But it was the Editor's Comment which identified the principles which are providing the context for the debate.
Public funding is being targeted on adults to achieve a "first" level 2 qualification, a "first" level 3 and even a "first" level 4. In addition, the greater the financial rate of return to individuals and employers, the lower the financial contribution by the state.
In practice, this means the state pays the tuition and training costs of adult "first" level 2 courses, while learner support takes the form of non-repayable grants rather than loans.
And for adult "first" level 3 courses, employers and individuals should contribute a significant proportion of tuition and training costs, while learner support should emphasise loans rather than grants.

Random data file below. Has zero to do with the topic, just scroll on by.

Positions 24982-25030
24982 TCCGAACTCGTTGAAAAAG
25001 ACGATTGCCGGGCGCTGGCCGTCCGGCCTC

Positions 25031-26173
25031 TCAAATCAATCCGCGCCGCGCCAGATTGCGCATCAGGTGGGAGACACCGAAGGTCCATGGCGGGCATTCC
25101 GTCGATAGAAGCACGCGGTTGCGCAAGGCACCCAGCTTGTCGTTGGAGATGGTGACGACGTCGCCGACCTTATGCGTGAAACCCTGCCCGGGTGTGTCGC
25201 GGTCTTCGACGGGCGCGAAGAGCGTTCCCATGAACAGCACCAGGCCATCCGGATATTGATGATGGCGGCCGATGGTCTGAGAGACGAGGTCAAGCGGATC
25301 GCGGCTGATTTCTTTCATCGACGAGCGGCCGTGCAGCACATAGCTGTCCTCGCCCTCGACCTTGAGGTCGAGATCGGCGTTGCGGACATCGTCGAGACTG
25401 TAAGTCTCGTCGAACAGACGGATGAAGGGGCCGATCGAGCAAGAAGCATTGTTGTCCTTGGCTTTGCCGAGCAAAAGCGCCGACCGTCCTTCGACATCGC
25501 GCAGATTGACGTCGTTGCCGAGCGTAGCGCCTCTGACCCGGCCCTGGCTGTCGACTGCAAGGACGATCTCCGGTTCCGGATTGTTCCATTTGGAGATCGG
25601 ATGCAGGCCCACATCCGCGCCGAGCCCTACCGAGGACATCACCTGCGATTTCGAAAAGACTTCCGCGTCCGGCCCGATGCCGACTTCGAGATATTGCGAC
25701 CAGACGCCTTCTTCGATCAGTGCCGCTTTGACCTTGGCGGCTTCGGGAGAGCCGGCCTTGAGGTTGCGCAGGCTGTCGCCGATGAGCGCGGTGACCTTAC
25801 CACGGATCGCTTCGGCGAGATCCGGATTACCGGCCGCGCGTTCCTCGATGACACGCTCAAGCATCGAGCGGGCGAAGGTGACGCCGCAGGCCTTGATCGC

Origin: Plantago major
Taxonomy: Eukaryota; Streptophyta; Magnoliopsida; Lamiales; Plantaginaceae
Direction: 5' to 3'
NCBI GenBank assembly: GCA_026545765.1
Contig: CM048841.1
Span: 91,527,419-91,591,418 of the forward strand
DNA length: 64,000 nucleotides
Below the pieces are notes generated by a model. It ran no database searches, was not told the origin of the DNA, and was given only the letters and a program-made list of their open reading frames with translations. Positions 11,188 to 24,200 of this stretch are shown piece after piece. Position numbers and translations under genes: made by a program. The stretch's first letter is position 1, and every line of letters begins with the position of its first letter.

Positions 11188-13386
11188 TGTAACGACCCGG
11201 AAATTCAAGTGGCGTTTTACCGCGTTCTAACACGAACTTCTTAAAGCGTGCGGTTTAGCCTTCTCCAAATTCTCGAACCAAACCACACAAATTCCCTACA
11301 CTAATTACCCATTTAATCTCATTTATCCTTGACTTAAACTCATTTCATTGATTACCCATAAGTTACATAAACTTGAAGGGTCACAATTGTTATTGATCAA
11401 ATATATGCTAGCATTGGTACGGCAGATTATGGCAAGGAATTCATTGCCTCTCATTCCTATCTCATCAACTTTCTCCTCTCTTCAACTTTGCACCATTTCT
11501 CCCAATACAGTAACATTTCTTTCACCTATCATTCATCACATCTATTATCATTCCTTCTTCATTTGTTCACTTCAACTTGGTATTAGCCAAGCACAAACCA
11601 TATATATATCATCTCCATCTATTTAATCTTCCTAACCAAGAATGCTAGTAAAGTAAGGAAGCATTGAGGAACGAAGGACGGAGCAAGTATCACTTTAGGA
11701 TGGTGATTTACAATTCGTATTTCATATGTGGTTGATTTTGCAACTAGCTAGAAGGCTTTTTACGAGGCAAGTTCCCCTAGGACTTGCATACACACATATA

At "first" level 3, adults need help with fees and learner support. A national system of subsidised loans is clearly the answer. But the question is what type of loan?
There are two options: an expanded system of career development loans or an extended system of income-contingent loans available to students aged 17 or over on full-time undergraduate courses in higher education.
Less than a month ago, Bill Rammell, the further and higher education minister, was rightly encouraging full-time HE students to "learn to love"
their income-contingent loan.
Higher education students only make repayments out of their pay packet at 9p in the pound when they earn above pound;15,000 a year.
Income-contingent loans would not only be a vote of confidence in further education but also a vote to increase skills development at first level 3, based on a fair system of funding between the taxpayer and adults.
Mark Corney MC Consultancy Rosewood 13 St Mary's Drive Etchinghill Hythe, Kent